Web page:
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Jul 29, 2021

Carbon dioxide removal revenues worth £2bn a year by 2030

Energy
technology
CCUS
Netzero
Dominic Ellis
4 min
Engineered greenhouse gas removals will become "a major new infrastructure sector" in the coming decades says the UK's National Infrastructure Commission

Carbon dioxide removal revenues could reach £2bn a year by 2030 in the UK with costs per megatonne totalling up to £400 million, according to the National Infrastructure Commission

Engineered greenhouse gas removals will become "a major new infrastructure sector" in the coming decades - although costs are uncertain given removal technologies are in their infancy - and revenues could match that of the UK’s water sector by 2050. The Commission’s analysis suggests engineered removals technologies need to have capacity to remove five to ten megatonnes of carbon dioxide no later than 2030, and between 40 and 100 megatonnes by 2050.

The Commission states technologies fit into two categories: extracting carbon dioxide directly out of the air; and bioenergy with carbon capture technology – processing biomass to recapture carbon dioxide absorbed as the fuel grew. In both cases, the captured CO2 is then stored permanently out of the atmosphere, typically under the seabed.

The report sets out how the engineered removal and storage of carbon dioxide offers the most realistic way to mitigate the final slice of emissions expected to remain by the 2040s from sources that don’t currently have a decarbonisation solution, like aviation and agriculture. 

It stresses that the potential of these technologies is “not an excuse to delay necessary action elsewhere” and cannot replace efforts to reduce emissions from sectors like road transport or power, where removals would be a more expensive alternative.  

The critical role these technologies will play in meeting climate targets means government must rapidly kick start the sector so that it becomes viable by the 2030s, according to the report, which was commissioned by government in November 2020.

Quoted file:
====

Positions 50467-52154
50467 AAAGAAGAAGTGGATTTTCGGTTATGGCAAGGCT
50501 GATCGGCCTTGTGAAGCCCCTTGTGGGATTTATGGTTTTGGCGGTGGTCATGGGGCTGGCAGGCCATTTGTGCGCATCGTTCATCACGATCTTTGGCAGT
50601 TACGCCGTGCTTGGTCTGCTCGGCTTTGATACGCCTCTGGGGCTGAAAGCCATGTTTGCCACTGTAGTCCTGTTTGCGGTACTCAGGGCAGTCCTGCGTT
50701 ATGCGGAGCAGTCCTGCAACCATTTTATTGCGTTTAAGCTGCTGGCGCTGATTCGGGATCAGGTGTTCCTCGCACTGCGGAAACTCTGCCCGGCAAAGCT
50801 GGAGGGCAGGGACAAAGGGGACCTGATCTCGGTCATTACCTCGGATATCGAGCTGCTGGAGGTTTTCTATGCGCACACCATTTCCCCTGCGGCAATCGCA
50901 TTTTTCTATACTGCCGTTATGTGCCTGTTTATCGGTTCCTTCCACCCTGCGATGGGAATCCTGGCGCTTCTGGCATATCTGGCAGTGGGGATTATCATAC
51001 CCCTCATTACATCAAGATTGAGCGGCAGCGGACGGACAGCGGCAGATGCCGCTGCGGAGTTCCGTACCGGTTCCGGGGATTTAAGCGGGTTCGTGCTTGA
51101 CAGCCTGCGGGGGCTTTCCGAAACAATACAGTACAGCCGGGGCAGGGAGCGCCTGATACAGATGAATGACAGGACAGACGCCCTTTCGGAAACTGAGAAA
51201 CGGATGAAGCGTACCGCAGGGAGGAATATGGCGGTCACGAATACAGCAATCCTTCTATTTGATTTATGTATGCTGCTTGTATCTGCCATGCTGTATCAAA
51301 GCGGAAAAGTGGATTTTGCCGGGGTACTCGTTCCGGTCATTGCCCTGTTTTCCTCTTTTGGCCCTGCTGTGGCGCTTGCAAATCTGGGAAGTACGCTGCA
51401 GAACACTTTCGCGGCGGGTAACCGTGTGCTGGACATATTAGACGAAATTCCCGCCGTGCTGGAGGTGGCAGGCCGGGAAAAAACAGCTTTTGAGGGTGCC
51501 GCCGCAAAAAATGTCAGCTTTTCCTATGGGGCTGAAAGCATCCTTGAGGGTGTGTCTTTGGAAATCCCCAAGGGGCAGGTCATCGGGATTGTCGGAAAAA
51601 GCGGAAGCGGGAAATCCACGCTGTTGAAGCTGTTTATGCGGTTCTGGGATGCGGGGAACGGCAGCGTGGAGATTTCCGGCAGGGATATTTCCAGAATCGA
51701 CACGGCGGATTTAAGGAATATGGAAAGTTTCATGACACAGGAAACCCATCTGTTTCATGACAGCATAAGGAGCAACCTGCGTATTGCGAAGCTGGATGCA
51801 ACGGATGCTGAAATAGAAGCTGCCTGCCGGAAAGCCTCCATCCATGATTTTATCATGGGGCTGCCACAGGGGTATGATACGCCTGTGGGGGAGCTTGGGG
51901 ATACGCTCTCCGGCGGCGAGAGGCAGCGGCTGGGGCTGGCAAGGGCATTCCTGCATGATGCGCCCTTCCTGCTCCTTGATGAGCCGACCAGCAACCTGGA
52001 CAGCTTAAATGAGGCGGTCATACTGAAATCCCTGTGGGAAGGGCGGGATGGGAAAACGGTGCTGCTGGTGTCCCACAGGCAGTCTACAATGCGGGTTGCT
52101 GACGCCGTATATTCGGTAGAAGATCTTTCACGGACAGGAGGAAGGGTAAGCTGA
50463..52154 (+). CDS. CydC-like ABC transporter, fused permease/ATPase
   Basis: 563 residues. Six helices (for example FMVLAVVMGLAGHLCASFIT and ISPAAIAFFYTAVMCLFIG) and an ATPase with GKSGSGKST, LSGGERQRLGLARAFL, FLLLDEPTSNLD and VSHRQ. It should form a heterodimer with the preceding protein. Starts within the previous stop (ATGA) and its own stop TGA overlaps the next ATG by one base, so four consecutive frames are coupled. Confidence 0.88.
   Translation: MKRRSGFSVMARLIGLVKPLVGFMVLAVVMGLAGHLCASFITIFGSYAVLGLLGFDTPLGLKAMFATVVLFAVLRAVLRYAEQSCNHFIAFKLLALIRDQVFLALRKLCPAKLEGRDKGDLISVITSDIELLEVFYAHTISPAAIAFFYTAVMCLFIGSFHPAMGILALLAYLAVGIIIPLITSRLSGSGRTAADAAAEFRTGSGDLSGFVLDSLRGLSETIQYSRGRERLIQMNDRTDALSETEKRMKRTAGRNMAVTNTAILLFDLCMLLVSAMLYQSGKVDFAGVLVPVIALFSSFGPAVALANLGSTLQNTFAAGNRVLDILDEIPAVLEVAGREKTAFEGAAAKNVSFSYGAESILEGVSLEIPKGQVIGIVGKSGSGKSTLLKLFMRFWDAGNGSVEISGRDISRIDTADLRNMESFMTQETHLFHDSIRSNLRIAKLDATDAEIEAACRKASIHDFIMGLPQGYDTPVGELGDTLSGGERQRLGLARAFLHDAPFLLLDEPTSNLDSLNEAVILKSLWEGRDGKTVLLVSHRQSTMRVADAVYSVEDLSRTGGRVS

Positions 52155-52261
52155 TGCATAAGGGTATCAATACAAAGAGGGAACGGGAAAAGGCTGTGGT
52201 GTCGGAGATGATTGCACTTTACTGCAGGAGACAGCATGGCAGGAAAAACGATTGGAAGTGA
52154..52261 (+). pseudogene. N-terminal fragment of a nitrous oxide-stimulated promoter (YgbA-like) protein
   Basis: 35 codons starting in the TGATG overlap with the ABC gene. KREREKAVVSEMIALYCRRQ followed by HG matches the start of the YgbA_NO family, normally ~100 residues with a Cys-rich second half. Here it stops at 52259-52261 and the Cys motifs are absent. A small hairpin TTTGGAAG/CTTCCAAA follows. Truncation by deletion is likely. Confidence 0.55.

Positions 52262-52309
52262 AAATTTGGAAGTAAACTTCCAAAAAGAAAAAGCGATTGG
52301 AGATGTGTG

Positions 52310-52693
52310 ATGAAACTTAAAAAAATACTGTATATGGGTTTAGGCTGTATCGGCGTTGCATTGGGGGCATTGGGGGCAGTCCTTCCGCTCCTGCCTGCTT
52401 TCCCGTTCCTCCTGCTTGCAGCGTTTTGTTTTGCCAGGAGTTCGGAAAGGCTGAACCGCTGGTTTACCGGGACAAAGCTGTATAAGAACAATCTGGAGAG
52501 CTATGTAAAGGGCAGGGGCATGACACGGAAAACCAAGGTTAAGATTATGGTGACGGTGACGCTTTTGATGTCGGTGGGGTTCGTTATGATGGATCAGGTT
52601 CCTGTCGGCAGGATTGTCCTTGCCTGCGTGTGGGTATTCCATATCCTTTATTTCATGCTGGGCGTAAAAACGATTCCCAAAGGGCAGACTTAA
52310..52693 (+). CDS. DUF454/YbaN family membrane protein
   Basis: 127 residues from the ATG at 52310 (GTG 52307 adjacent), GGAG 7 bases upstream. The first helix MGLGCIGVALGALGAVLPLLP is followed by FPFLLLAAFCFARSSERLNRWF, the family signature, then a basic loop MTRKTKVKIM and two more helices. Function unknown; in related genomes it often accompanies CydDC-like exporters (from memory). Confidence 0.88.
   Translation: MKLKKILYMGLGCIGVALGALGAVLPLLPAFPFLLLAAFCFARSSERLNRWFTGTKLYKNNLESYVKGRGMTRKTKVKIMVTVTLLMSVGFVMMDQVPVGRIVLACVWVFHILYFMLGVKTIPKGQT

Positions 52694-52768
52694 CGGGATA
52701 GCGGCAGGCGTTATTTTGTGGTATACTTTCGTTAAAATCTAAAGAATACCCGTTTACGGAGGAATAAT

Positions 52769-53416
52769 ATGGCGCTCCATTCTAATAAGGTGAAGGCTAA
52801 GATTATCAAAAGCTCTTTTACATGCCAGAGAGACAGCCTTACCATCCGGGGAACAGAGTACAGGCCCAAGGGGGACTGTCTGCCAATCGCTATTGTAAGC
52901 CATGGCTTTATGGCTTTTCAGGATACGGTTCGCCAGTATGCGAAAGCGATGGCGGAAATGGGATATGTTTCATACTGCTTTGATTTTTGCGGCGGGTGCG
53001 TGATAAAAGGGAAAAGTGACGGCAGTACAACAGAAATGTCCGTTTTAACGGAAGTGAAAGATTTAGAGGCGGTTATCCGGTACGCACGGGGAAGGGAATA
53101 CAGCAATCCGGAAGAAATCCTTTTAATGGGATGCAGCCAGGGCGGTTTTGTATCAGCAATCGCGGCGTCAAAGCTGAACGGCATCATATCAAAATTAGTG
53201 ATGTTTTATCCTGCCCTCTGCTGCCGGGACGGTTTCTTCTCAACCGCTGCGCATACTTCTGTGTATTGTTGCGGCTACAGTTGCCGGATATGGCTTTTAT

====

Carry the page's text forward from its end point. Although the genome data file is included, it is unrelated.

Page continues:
Early movement by the UK to develop the expertise and capacity in greenhouse gas removal technologies could create a comparative advantage, with the prospect of other countries needing to procure the knowledge and skills the UK develops.

The Commission recommends that government should support the development of this new sector in the short term with policies that drive delivery of these technologies and create demand through obligations on polluting industries, which will over time enable a competitive market to develop. Robust independent regulation must also be put in place from the start to help build public and investor confidence.

While the burden of these costs could be shared by different parts of industries required to pay for removals or in part shared with government, the report acknowledges that, over the longer term, the aim should be to have polluting sectors pay for removals they need to reach carbon targets.

Polluting industries are likely to pass a proportion of the costs onto consumers. While those with bigger household expenditures will pay more than those on lower incomes, the report underlines that government will need to identify ways of protecting vulnerable consumers and to decide where in relevant industry supply chains the costs should fall.